VOY­AGE OF A LIFE­TIME

Hikuai res­i­dent and en­vi­ron­men­tal­ist Gus An­ning re­flects on his visit to the Subantarc­tic Is­lands.

Coastal News - - Front Page - By ALI­SON SMITH [email protected]­news.co.nz

Hikuai res­i­dent Gus An­ning re­cently re­turned from a 19-day voy­age as a guide to the Subantarc­tic is­lands and is even more sup­port­ive than ever of the coun­try’s preda­tor free goal.

Gus was on­board the Her­itage Ex­pe­di­tions ship The Pro­fes­sor Kro­mov, a Rus­sian ice-classed ves­sel on a Bird­ing Dow­nun­der tour to the re­mote South­ern Ocean is­lands. Along with a crew and 50 guests on­board, he sailed to the Snares, Auck­land, Mac­quarie, Camp­bell, An­tipodes, Boun­ties, Chatham Is­lands and Mac­quarie – which is in Aus­tralian own­er­ship – where it was snow­ing in Novem­ber.

The trip was a huge suc­cess for guests — bird­ers, a breed unto them­selves — who paid be­tween US$11,000 and US$16,000 to tick dozens more birds off their list.

“There are 11,500 species of birds in the world and bird­ers are fa­nat­i­cal about see­ing as many of them as they can,” says Gus, who guided one woman on the trip who is aged 98.

Gus was in charge of the zo­di­acs, which are used to get vis­i­tors close to the Snares, An­tipodes and Bounty Is­lands which are must not be landed on. Be­cause of their iso­la­tion and lack of in­tro­duced an­i­mals, they are a haven to rare and rarely seen wildlife.

The trip clocked 121 dif­fer­ent species in­clud­ing 42 types of pe­trels and tube nose birds, nu­mer­ous 2m South­ern Royal Al­ba­trosses, 10 species of cor­morants, para­keets, half the known species of pen­guins (eight) and the rarest seabird in the world – the Taiko, or Ma­genta Pe­trel.

“We were so lucky to see the Ma­genta Pe­trel at all in the mid­dle of a vast ocean, and yet we had 10 sight­ings of it, off the SW Horn off Rekohu, and prob­a­bly the fur­thest west­erly sight­ing ever. This just shows the phe­nom­e­nal work the Chatham Is­land Taiko Trust is do­ing to help man­age the 19 known bur­rows left. For guests it was the ic­ing on a very rich cake.” He says the work of the trust – www.taikotrust.org.nz – is well worth sup­port­ing for any­one in­ter­ested.

Gus de­vel­oped his love of wildlife from an en­thu­si­as­tic teacher in pri­mary school who was a bird­er­who made the class count birds and write them down on a list.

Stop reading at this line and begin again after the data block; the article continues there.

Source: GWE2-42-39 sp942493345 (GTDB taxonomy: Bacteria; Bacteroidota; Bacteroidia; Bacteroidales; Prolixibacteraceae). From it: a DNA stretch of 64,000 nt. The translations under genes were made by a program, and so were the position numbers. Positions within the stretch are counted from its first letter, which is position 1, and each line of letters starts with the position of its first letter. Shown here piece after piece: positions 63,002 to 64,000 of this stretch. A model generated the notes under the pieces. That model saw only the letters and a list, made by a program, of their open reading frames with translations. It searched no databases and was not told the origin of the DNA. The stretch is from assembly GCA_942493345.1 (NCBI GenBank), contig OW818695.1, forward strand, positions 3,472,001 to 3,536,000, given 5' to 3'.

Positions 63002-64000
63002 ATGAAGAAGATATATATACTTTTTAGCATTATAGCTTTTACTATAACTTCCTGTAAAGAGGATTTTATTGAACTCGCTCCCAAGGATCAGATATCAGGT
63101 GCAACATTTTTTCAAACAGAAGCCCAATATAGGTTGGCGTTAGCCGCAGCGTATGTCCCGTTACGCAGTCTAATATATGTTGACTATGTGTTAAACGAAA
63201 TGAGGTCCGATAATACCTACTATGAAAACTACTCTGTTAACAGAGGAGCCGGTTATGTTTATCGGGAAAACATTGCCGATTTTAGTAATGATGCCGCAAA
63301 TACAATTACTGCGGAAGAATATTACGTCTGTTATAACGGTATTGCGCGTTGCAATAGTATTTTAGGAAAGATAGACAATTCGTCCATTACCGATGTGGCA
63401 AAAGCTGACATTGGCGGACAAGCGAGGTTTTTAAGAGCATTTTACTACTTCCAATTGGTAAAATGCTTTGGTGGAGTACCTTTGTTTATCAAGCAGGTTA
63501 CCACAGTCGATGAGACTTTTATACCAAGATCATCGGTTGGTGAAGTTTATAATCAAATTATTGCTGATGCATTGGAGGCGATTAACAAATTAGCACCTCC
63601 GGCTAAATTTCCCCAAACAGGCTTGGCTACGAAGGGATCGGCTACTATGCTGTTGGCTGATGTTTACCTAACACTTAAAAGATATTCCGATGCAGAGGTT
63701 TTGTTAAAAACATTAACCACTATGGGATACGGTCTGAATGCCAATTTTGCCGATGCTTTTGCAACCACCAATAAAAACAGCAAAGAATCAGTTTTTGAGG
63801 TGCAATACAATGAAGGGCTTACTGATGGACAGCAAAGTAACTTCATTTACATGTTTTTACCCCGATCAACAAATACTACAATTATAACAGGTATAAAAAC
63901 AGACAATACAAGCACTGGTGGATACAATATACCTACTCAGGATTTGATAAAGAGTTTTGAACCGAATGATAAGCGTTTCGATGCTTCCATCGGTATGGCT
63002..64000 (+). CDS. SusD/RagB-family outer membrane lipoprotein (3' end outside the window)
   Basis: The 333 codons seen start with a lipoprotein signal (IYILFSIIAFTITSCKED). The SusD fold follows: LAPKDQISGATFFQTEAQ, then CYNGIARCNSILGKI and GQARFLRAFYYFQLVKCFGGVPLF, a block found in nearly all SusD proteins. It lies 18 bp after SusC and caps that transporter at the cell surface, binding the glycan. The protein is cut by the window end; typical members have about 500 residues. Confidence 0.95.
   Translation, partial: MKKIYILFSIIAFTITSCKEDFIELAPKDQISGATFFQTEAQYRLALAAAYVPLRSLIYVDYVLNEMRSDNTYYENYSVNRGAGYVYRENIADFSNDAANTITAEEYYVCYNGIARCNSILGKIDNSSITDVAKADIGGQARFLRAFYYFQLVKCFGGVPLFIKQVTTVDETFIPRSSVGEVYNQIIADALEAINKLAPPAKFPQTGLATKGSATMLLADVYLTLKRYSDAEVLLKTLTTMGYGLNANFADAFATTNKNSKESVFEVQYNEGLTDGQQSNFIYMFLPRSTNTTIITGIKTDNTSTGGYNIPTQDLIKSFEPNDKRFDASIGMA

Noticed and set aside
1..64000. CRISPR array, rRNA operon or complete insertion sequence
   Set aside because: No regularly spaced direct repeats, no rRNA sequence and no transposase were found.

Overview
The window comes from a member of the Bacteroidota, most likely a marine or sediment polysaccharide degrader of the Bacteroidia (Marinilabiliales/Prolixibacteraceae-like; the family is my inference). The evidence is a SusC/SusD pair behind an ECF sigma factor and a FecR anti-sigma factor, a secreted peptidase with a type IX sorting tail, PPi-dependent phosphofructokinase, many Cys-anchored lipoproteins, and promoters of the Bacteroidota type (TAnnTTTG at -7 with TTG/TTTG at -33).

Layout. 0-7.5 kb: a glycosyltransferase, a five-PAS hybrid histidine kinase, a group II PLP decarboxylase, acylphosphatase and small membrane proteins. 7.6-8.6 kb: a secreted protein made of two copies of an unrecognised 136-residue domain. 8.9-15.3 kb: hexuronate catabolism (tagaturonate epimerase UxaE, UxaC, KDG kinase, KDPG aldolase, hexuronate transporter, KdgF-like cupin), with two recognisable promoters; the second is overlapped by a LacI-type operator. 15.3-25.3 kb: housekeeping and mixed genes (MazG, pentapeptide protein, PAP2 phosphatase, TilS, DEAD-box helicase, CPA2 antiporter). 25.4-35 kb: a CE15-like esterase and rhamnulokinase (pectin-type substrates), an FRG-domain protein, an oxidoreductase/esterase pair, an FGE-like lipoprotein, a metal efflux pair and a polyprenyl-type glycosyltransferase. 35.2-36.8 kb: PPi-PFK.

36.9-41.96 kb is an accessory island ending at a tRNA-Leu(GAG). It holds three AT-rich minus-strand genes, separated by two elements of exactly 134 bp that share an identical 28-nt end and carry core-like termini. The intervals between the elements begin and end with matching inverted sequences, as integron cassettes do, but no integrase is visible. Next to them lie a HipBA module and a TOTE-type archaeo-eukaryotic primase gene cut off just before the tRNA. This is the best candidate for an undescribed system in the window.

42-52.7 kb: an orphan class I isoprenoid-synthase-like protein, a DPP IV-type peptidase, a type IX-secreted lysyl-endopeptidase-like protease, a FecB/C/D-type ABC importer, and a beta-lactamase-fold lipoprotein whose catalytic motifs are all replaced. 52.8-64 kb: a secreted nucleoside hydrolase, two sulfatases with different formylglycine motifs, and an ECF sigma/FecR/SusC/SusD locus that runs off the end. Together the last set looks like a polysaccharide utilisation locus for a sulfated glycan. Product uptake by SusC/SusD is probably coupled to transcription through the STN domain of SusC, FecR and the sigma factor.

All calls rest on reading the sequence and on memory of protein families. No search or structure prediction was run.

“I grew up do­ing lots of projects on birds, and it re­ally planted some­thing in me to start vol­un­teer­ing for DOC and look­ing af­ter birds.”

He and wife Sarah named their child Whio af­ter the Blue Duck found only in New Zealand.

Gus was first given the op­por­tu­nity to visit the subantarc­tic when he won a schol­ar­ship with Her­itage Ex­pe­di­tions 14 years ago, re­turn­ing as a guide not long af­ter.

His pas­sion for the ocean, and es­pe­cially th­ese is­lands has only grown. They have Unesco World Her­itage sta­tus, and Gus en­joys pass­ing on his knowl­edge of ship­wrecks, cast­aways, Mo­ri­ori and Ma¯ ori mi­gra­tion, and the early seal­ing and whal­ing that led to the in­tro­duc­tion of pests such as pigs which were in­tro­duced for food.

The Auck­land Is­lands have the largest land area of New Zealand’s subantarc­tic is­lands with 84 per cent of its plants still indige­nous. It is the only is­land among those vis­ited that is not pest free, and Gus says the De­part­ment of Con­ser­va­tion (DOC) and New Zealand Gov­ern­ment are aim­ing to erad­i­cate the pigs, cats and mice here with trap lines and a preda­tor proof fence to seg­ment the huge task.

Gus says many of the bird species sighted on the trip are un­used to hu­man con­tact and quite friendly, though guests kept a safe dis­tance from the New Zealand Fur Seals, Ele­phant Seals and other wildlife.

“All the birds come and check you out — they’re not afraid. We vis­ited a colony of 50,000 King Pen­guins with their chicks and you can imag­ine the noise and the smell. They’re so in­quis­i­tive, if you sit on the beach, they’ll just come up to you. They don’t know about the rule that hu­mans should stay 5m away from wildlife!”

He says most of the is­lands have their own unique species of para­keet.

“It’s strange see­ing para­keets by pen­guins. The cor­morants are amaz­ing too. They’re all so di­verse through­out the is­lands.”

On Mac­quarie Is­land there is no shel­tered har­bour, so ex­pe­di­tion­ers are lucky to be able to ex­plore ashore.

“There’s a fam­ily of orca here that ev­ery time we go down seem to come and say hello,” says Gus.

He de­scribes the Bounty Is­lands as “rock stacks in the mid­dle of nowhere” yet ab­so­lutely teem­ing with seabirds and seals.

“Some 40,000 Salvins Al­ba­tross breed here, and the world’s rarest shag swims past in rafts of 50. It is con­sid­ered re­ally lucky to put a zo­diac in the wa­ter as the South­ern Ocean usu­ally doesn’t play ball.” How­ever, the seas were kind on this trip, mak­ing all land­ings and zo­diac cruis­ing pos­si­ble.

“It re­ally was the best trip yet.” The trip has re­in­forced Gus’ en­thu­si­asm for New Zealand’s preda­tor­free goals and his faith in DOC to achieve it. He be­lieves well-man­aged tourism is a pos­i­tive for wildlife in th­ese re­mote seas.

“Hav­ing tourism there spreads the word about what is pos­si­ble with pest erad­i­ca­tion. If New Zealand’s goal is ever pos­si­ble, seabirds will come back to the main­land in big colonies and that in turn will bring in in­sects, seeds, nour­ish­ment of the for­est and a re­turn to what you see in th­ese re­moter places of the South­ern Ocean.

“Down there it’s like walk­ing through a won­der­land of ecol­ogy.”

PHO­TOS / SUP­PLIED

Gus An­ning was a guide on a 19-day voy­age to the Subantarc­tic Is­lands.

King pen­guins and chicks.

The 98-year-old who was on the voy­age and came face to face with a seal.

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